As with other iconic sports games of this time, roster updated ROMs exist. The geniuses at tecmobowl.org have updated rosters for your nostalgic pleasure. Or you can cure your post-World Series woes by heading over to your local used game store to get reacquainted with this beautiful cartridge for cheap.

May Nick Noheart reside in our hearts forever.


Member Comments
# 1 Ruben2424 @ 11/03/16 02:31 PM
Definitely one of my all-time favorite games growing up! I loved when they'd break their bats after striking out LOL!
 
# 2 NYJin2011tm @ 11/03/16 04:02 PM
I really wish Nintendo would rerelease this again with updated graphics. It was the first game as a kid I played a full 162 game season.
 
# 3 Eyeman79 @ 11/03/16 06:40 PM
Nice article, it was a great game, but of the ones you mentioned I was more of a LaRussa '95 fan on the Genesis. (Oh and you forgot Hardball III) But that was what I thought was great about that time-choices! multiple titles of every sport, some good, some lousy but better than waiting a year for the update of the only version of each sports title. Ah the good old days, yeah I know- I'm old!
 
# 4 Tybudd @ 11/03/16 07:52 PM
From the thumbnail to the gameplay, I remember that person was Jay Buhner, I remember because I used to look up the rosters and put in the real peeps names, and the dumb Nintendo at times would erase and I had to do it all over again!!
 
# 5 Tybudd @ 11/03/16 07:57 PM
Quote:
Originally Posted by NYJin2011tm
I really wish Nintendo would rerelease this again with updated graphics. It was the first game as a kid I played a full 162 game season.
Hey me too, and for some reason the first Baseball game that didn't seem to take forever to finish a full game.

I remember I thought I was hitting homers with good frequency, and my final numbers were Griffey with like 48, which is a reasonable real life number. I think lower than what he put up that year.
 
# 6 BuckTurbo @ 11/03/16 08:18 PM
remember the cheat code to hit homers each time lol BEST
 
# 7 Badasi12b @ 11/03/16 08:47 PM
I still have this game lol
 
# 8 Majingir @ 11/03/16 09:53 PM
Not as nostalgic for me, but I remember playing this game back in school. One of my teachers brought in his SNES to class and we used to hook it up on the TV and this was one of the only games he owned. I think it was this game and TMNT.
 
# 9 OliDegu2008 @ 11/04/16 12:23 AM
God, I've played countless hours of this game! I love Throwback Thursdays!
 
# 10 Seltaeb9091 @ 11/04/16 05:54 AM
A simpler time when the vintage "RBI" style gameplay was all you needed. I loved the headlines after each season game ("Yankees Manager Fired!"). I ruled the roost with my Giants and then promptly got swept by the Twins in the World Series. I also remember that it included the option of playing with the then-proposed three division format instead of the two divisions. I also took a season end issue of Baseball Weekly and pored through every team's stats to give everybody their actual name. It probably would've boggled my younger self to know I could simply Google this today.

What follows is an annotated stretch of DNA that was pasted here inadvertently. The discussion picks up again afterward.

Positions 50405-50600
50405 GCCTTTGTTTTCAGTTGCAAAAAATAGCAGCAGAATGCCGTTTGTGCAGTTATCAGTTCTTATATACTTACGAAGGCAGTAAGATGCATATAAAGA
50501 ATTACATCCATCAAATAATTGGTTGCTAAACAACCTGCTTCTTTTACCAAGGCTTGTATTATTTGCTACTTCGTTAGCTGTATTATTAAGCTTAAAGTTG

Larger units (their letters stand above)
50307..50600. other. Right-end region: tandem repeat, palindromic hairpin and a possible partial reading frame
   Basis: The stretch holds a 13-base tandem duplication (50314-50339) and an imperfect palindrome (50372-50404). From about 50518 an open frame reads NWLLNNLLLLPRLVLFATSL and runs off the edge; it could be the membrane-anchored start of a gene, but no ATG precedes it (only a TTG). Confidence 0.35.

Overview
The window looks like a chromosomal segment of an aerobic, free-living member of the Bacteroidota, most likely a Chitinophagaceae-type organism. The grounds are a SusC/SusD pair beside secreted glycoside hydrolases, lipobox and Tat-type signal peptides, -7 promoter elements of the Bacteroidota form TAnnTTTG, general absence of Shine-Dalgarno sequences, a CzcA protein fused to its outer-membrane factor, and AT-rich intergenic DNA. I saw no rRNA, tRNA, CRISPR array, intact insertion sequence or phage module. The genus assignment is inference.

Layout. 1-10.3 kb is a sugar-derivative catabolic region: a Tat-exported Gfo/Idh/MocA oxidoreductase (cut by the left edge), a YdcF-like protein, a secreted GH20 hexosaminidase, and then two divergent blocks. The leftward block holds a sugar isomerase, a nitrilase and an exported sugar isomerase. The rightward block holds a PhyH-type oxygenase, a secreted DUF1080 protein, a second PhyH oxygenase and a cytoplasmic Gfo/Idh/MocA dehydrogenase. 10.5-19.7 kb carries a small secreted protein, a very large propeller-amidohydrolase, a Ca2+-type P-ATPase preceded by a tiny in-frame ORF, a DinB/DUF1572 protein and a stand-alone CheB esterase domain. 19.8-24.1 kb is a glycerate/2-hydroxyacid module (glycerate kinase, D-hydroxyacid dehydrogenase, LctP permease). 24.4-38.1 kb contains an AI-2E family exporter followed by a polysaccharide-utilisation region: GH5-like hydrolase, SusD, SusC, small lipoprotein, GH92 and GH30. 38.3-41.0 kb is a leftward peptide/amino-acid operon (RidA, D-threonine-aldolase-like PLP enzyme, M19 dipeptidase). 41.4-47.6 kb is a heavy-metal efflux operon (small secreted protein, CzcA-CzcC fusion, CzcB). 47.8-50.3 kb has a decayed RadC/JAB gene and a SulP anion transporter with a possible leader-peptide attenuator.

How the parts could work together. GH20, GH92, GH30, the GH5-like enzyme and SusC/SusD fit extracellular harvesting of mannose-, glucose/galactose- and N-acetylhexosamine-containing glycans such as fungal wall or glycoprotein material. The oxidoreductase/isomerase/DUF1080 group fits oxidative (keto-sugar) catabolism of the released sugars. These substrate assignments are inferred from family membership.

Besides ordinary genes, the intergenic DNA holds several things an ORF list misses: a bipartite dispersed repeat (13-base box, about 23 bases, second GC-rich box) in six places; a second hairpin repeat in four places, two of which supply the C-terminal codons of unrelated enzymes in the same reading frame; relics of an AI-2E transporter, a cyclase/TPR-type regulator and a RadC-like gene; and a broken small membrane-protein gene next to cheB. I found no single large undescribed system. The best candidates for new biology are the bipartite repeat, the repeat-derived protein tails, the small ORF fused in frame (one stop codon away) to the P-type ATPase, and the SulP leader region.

Eventually I sold it for credit at a local used game store for reasons I still don't know. Sure, I can fire it up on an emulator, but actually owning the cartridge would complete it. I wonder what my cartridge's eventual new owner thought when he saw actual player names instead of fake ones? (Except for my name in place of the then-recently departed Will Clark, even though I'm a righty).
 
# 11 speedtrucker @ 11/04/16 11:10 AM
Loved and still love this game. One of the rare baseball games where I actually played a full 162 game season...

Loved the Rangers of the time, there wasn't a soft spot in their lineup back then.

Loved those moments where you could steal a homer by climbing the wall or as I often did for giggles, just running my man smack into the wall to watch him get knocked out.
 
# 12 MMurda @ 11/04/16 12:48 PM
YES! this was one of my fav sports games of all times. We used to call it KGJ. I played this game religiously.. I actually still have my copy and the manual. I never caught on to the rosters being themed tho. im suprised i never did pick that up as much as i used to play this, but then again i was only like 14.
 
# 13 Jtu128 @ 11/04/16 01:27 PM
I've always wished they included stadium tours, I feel like what lies beyond the outfield wall is such a mystery. It was always exciting to see if you would spot anything cool when hitting a long bomb. I've looked around online and can't find anything
 
# 14 pfeifere1 @ 11/04/16 06:51 PM
To this day my favorite all-time MLB player is the Kid because of this game. I started watching games on TV because of this and switched to hitting lefty because of him and specifically this game. This absolutely makes my Mount Rushmore of favorite games ever. Thank you for this blast from the past!
 
# 15 C.J.S. @ 11/05/16 01:48 AM
I was confused at first because it looked like crap!

This is the masterpiece i remember.......